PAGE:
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Ruptured berry aneurysm

Rupture of a berry aneurysm (also known as a saccular aneurysm) can cause either a subarachnoid haemorrhage, cerebral hematoma and/or an intraventricular haemorrhage.


Berry aneurysms form 97% of aneurysms of the central nervous system. Up to 80% of patients with a spontaneous subarachnoid haemorrhage have ruptured an aneurysm. 90% of these aneurysms are located in the anterior circulation (carotid) and 10% are found in the posterior circulation (vertebrobasilar).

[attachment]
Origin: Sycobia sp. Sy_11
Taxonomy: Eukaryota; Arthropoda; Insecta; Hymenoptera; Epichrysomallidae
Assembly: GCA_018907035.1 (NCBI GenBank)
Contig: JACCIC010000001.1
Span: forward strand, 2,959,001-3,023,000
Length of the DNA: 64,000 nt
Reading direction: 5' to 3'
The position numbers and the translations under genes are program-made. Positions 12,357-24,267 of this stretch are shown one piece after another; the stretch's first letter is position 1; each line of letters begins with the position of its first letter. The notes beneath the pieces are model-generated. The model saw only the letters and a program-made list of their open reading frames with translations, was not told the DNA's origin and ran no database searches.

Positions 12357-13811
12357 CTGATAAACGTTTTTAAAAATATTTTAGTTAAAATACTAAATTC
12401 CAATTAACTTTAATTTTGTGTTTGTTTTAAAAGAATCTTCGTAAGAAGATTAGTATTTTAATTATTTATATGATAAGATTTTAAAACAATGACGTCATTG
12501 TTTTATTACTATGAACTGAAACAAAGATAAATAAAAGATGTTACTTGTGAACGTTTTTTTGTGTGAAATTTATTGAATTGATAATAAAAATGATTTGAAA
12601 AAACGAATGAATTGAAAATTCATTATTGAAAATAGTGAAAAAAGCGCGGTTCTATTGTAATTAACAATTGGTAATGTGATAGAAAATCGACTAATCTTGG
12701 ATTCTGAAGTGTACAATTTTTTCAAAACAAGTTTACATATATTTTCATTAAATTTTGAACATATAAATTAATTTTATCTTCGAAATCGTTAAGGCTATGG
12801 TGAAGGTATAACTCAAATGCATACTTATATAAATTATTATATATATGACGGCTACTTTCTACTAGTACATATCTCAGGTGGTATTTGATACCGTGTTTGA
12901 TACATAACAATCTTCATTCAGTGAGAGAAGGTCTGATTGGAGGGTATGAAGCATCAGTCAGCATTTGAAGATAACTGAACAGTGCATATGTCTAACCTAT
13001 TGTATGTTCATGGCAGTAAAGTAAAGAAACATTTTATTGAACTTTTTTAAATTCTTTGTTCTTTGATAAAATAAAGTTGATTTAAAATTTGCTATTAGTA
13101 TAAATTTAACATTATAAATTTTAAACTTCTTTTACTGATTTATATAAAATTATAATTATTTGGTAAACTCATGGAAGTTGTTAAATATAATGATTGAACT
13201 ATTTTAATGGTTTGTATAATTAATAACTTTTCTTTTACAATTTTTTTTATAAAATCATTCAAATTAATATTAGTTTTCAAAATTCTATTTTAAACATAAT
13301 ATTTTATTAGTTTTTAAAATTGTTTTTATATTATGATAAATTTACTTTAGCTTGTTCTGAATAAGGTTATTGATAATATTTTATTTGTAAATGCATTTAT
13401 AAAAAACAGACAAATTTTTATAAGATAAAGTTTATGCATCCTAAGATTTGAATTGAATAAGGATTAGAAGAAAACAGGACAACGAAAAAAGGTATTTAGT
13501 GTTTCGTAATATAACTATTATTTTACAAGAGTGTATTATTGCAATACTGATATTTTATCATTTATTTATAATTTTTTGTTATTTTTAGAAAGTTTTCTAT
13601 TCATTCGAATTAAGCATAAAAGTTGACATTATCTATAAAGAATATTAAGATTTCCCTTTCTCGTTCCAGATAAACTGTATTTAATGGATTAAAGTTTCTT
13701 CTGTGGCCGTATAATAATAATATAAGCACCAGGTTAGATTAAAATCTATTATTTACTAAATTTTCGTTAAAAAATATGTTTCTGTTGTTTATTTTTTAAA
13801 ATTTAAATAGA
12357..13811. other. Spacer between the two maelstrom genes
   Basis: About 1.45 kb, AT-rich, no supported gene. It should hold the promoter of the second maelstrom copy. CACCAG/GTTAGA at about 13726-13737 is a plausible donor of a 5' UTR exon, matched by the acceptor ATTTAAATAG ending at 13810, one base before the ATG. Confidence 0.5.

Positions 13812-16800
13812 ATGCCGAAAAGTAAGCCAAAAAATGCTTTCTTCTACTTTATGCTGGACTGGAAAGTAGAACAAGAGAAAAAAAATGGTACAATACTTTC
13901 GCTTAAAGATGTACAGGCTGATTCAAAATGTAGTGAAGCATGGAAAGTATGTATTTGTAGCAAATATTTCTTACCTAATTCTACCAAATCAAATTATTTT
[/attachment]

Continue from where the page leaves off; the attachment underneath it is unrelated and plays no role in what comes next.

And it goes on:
Determining the site of rupture

After rupture, the location of the blood or haematoma can help determine the site of the ruptured aneurysm in the majority of cases:

  • ACOM: ~35%, septum pellucidum, interhemispheric fissure & intra-ventricular
  • PCOM: ~35%, sylvian fissure
  • MCA: ~20%, temporal lobe, Sylvian fissure & intra-ventricular
  • basilar: ~5%, prepontine cistern
  • ICA: Sylvian fissure and intra-ventricular
  • pericallosal artery: corpus callosum
  • PICA: foramen magnum

See also

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